Michael Cannon provides a helpful corrective on the caricature conveyed by Senator Biden at the VP debate last week. Excerpt:
He [Biden] suggested the $5,000 family tax credit is paltry compared to the $12,000 average premium for a family plan, as if the two numbers were comparable, and complained that the $5,000 “will go straight to the insurance company,” calling that “the ultimate Bridge to Nowhere.”
Yes, the tax credit would go to the insurance company of your choice, where it would reduce the cost of your coverage by $5,000 – which, we apparently must repeat, is larger than the tax break most people get today. The Post awarded Biden another two “Pinocchios” for Thursday night’s misrepresentations.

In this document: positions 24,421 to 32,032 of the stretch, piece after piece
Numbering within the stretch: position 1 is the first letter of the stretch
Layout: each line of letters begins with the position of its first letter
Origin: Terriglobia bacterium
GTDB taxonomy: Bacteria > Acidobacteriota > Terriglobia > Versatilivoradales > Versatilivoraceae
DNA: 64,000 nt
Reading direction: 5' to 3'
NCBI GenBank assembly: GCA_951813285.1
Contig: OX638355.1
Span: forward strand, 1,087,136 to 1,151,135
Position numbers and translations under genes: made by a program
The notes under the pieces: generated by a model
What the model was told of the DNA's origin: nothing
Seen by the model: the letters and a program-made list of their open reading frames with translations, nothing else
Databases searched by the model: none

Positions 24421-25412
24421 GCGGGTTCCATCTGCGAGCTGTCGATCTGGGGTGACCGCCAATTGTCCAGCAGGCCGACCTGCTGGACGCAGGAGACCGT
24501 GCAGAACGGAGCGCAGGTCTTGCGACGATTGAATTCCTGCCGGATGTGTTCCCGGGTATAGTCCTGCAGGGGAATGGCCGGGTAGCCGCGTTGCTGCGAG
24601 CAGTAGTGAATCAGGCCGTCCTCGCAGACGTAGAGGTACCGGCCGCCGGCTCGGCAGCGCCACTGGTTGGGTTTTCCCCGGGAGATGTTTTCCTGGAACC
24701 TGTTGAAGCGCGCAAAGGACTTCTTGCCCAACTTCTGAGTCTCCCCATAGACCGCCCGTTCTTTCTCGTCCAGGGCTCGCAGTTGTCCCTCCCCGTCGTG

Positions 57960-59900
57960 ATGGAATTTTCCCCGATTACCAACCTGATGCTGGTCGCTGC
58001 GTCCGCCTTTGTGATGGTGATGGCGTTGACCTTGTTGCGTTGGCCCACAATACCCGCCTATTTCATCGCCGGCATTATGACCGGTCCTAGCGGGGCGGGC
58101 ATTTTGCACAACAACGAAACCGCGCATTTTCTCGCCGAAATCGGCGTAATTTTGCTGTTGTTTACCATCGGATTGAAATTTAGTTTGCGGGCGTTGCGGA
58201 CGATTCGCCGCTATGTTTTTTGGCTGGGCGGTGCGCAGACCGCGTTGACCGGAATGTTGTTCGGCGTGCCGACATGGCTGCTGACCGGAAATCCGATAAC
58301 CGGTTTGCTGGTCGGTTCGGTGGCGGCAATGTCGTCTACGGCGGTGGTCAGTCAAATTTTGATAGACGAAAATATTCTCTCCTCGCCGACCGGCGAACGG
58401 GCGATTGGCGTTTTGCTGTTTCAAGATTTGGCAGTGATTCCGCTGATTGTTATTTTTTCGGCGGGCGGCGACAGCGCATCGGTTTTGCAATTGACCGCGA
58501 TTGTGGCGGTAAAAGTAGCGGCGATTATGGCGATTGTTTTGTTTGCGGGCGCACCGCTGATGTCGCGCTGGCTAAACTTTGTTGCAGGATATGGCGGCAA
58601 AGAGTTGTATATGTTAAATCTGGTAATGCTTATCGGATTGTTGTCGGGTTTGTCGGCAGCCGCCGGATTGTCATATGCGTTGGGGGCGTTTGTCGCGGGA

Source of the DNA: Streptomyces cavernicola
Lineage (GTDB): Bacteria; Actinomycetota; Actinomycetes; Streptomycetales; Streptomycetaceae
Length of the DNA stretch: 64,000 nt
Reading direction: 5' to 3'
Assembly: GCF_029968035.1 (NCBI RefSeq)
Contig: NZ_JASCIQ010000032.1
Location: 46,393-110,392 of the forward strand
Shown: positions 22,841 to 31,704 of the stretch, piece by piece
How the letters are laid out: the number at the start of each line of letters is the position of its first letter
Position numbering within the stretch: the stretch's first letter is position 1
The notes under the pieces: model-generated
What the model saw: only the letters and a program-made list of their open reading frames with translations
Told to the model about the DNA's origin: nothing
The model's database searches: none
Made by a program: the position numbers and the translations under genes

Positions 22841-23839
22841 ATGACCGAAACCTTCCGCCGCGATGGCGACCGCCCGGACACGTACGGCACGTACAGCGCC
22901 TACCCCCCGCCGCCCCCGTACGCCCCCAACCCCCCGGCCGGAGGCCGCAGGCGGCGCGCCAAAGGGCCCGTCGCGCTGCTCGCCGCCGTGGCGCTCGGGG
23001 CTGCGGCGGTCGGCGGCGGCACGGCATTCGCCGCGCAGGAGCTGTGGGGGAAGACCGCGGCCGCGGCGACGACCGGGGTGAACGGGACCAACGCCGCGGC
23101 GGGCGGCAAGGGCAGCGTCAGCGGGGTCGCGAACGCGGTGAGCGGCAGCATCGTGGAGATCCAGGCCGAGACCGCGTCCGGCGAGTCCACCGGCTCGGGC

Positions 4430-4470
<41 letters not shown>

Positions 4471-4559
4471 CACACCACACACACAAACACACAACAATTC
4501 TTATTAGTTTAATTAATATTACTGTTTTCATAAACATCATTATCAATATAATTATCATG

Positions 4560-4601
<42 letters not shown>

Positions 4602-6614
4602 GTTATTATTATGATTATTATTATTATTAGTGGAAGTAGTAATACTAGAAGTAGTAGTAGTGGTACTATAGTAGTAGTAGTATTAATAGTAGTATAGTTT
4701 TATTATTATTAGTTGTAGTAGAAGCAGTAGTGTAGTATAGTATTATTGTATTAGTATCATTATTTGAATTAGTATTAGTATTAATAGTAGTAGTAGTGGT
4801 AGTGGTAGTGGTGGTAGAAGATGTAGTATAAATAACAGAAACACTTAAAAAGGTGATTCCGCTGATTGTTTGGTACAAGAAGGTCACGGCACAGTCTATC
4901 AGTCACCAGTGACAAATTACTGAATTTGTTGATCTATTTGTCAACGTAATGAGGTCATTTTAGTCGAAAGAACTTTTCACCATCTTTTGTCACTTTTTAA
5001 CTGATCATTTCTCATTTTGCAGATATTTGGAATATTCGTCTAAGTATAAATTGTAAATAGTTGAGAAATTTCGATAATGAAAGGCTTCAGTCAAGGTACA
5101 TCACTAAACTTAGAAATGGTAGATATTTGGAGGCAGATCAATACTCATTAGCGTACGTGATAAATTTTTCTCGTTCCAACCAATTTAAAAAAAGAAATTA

But the most important part of McCain’s tax credit is something that Biden still doesn’t get: McCain would replace the current tax break with not one tax cut, but two.
The average “employer contribution” to that $12,000 family plan is about $9,000. In a recent survey, 91% of health economists agreed employers take their “contribution” out of your wages. If employers weren’t providing health benefits, the labor market would force them to add that money to your cash compensation. In other words, the current tax break for job-based coverage lets employers control several thousand dollars of your earning.
Read the whole thing.